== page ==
manchurian hemorrhagic fever

Bolivian hemorrhagic fever

Bolivian hemorrhagic fever (BHF), also known as black typhus or Machupo virus, is a hemorrhagic fever and zoonotic infectious disease occurring in Bolivia. First identified in 1959, black typhus is caused by infection with machupo virus, a negative single-stranded RNA virus of the Arenaviridae family. The infection has a slow onset with fever, malaise, headache and muscular pains. Petechiae (blood spots) on the upper body and bleeding from the nose and gums are observed when the disease progresses to the hemorrhagic phase, usually within seven days of onset. The mortality rate is estimated at 5 to 30 percent. Due to its pathogenicity, Machupo virus requires Biosafety Level Four conditions, the highest level.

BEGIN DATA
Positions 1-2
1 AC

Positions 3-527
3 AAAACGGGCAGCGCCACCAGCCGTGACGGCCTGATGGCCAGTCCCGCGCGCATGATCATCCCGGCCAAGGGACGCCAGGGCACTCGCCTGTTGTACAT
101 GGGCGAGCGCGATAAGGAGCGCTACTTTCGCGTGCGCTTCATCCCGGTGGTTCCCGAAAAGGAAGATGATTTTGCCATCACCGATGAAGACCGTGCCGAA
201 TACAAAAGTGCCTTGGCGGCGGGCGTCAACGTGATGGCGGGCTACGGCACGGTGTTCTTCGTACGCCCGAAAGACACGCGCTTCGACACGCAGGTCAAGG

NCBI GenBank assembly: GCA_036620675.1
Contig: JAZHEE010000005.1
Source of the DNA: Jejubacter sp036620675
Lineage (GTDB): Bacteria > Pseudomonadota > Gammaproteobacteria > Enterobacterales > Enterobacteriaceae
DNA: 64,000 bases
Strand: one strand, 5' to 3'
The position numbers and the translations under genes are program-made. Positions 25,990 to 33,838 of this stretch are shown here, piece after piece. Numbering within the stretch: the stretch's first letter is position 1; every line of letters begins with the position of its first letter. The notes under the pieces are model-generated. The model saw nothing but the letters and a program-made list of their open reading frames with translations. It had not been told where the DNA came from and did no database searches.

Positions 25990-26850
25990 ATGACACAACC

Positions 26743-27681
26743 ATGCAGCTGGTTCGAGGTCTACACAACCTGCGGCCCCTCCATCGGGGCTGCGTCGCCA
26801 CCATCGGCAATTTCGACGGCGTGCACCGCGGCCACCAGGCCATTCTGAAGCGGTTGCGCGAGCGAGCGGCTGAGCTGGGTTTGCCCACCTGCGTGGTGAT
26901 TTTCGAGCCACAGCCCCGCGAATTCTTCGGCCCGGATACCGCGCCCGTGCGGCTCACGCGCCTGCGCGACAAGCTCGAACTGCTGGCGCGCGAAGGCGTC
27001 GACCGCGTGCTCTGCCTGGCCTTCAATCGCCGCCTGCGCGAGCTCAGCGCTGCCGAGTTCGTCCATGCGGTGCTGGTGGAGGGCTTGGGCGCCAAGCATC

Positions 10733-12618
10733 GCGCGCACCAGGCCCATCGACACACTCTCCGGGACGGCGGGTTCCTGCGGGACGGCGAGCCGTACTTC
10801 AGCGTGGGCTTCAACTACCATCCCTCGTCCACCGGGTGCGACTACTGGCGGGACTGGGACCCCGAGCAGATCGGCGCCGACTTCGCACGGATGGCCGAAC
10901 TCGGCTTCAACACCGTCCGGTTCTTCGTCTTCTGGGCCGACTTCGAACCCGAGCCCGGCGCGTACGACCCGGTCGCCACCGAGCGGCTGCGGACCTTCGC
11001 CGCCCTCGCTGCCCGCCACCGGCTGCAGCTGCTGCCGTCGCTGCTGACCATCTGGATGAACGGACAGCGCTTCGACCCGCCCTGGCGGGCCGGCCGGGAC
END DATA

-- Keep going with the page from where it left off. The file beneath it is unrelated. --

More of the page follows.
The vector is the vesper mouse (Calomys callosus), a rodent indigenous to northern Bolivia. Infected animals are asymptomatic and shed virus in excretions, by which humans are infected. Evidence of person-to-person transmission of Machupo virus exists but is believed to be rare (Kilgore, et. al, 1995).

Measures to reduce contact between the vesper mouse and humans have effectively limited the number of outbreaks, with no cases identified between 1973 and 1994. A vaccine being developed for the genetically related Junín virus which causes Argentine hemorrhagic fever has shown evidence of cross-reactivity with Machupo virus and may be an effective prophylactic measure for people at high risk of infection.

There are no cures or immunisations for this disease, although those who have contracted it are immune. Treatment options are limited, mostly to supportive care, but are sometimes successful if started early.

References

  • Kilgore PE, Peters CJ, Mills JN, et al (1995). "Prospects for the control of Bolivian hemorrhagic fever". Emerging Infect. Dis. 1 (3): 97–100.

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